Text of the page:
Effect of Dietary Garlic Powder (Allium sativum) Supplementation on Lipid Stability of Mutton
Alamuoye Oluwatoyin F
The aim of the study was to investigate the effects of dietary garlic powder supplementation on the muscle cholesterol and lipid stability of primal cuts of West African Dwarf (WAD) rams. Forty WAD rams of average initial body weight of ±15kg, were randomly allotted into five treatment groups in which garlic powder was supplemented at 0% (control), 2%, 4%, 6% and 8% in the diets respectively. After 90 days of feeding, three WADS rams were randomly selected from dietary groups, weighed, slaughtered and dissected into primal cuts (loin, rib, round and shoulder) and Psoas major and Semi membranosus muscles were dissected. Lipid oxidation was assessed for raw and cooked cuts at different storage periods (7, 14, 21 days). The study showed that feeding garlic powder supplemented diets significantly (P<0.05) reduced muscle cholesterol. Lipid oxidative stability of meat samples was assessed by determining TBARS. The TBARS values were significantly (P<0.05) influenced by dietary treatments in raw and cooked cuts at 7, 14 and 21 days’ storage respectively. Lowest TBARS values were observed in raw and cooked cuts derived from rams fed treatment 5(8% garlic powder).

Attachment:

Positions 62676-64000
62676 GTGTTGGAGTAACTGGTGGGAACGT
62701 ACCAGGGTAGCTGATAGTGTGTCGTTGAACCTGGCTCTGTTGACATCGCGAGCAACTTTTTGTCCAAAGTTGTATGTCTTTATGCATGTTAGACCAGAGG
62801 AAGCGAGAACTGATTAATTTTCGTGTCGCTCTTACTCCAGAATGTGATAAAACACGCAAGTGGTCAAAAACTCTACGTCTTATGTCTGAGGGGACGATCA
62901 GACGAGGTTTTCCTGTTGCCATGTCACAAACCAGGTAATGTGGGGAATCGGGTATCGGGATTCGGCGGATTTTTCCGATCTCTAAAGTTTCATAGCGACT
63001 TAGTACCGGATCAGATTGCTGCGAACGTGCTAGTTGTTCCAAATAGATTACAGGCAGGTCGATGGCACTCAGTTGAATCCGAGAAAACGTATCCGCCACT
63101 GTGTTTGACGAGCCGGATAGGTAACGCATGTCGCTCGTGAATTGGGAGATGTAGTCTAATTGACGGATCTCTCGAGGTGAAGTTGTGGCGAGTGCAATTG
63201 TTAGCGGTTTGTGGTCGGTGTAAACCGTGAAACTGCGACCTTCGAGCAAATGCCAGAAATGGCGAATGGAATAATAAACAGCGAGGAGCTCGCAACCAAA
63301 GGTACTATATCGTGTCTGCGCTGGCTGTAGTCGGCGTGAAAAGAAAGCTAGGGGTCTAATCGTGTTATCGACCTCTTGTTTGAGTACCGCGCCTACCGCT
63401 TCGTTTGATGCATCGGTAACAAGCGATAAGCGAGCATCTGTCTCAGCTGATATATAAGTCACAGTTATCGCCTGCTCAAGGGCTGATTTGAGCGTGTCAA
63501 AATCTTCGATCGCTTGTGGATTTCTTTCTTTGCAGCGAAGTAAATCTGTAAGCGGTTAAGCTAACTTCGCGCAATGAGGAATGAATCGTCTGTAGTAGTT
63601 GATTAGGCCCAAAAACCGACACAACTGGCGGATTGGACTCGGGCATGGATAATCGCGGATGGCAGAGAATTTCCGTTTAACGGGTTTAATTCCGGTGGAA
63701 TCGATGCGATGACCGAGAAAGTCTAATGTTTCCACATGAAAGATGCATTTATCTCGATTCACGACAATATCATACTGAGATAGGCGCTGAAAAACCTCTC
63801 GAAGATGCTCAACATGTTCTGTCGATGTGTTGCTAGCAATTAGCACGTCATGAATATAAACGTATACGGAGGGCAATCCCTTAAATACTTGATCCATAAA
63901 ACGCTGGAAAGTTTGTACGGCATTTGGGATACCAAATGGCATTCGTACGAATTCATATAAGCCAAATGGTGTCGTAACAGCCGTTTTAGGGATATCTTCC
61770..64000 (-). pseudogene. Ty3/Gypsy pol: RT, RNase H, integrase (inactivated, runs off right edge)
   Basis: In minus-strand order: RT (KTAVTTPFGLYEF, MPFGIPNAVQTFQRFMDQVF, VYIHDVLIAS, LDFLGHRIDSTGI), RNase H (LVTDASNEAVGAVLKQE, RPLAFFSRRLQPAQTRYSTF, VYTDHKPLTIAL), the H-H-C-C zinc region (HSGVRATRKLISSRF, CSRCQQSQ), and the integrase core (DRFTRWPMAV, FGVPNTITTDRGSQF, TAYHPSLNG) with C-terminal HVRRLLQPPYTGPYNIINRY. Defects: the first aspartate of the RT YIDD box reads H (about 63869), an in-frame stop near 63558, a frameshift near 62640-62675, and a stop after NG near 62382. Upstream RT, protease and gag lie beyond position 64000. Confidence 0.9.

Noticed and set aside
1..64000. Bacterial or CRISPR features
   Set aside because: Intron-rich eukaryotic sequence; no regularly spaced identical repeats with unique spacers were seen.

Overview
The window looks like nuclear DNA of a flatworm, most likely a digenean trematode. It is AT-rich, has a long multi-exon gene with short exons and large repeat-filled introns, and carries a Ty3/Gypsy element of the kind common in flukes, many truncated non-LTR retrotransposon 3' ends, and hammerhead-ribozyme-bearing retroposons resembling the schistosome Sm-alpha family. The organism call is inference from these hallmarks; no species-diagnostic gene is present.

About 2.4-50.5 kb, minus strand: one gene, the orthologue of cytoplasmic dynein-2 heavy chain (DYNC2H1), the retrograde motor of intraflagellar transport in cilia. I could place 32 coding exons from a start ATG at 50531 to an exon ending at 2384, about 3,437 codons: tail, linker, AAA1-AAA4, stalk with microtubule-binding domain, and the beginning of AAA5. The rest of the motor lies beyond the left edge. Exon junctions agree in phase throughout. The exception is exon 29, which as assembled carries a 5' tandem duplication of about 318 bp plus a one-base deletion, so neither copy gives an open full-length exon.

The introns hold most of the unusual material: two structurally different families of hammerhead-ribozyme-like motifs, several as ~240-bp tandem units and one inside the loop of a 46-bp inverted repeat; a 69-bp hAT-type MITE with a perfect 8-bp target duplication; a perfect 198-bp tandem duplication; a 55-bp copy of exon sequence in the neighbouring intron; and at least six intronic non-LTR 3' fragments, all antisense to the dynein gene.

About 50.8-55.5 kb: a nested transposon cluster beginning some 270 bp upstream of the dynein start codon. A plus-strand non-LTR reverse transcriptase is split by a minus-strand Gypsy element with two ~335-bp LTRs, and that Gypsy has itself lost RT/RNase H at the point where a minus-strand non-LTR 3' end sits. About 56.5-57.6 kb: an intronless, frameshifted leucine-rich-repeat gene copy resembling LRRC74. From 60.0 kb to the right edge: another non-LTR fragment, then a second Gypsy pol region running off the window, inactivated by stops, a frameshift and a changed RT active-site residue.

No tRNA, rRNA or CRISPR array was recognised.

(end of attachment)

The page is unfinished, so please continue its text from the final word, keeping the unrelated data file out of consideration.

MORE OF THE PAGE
Alamuoye Oluwatoyin F. Effect of Dietary Garlic Powder (Allium sativum) Supplementation on Lipid Stability of Mutton. European Journal of Biotechnology and Bioscience, Volume 7, Issue 5, 2019, Pages 11-15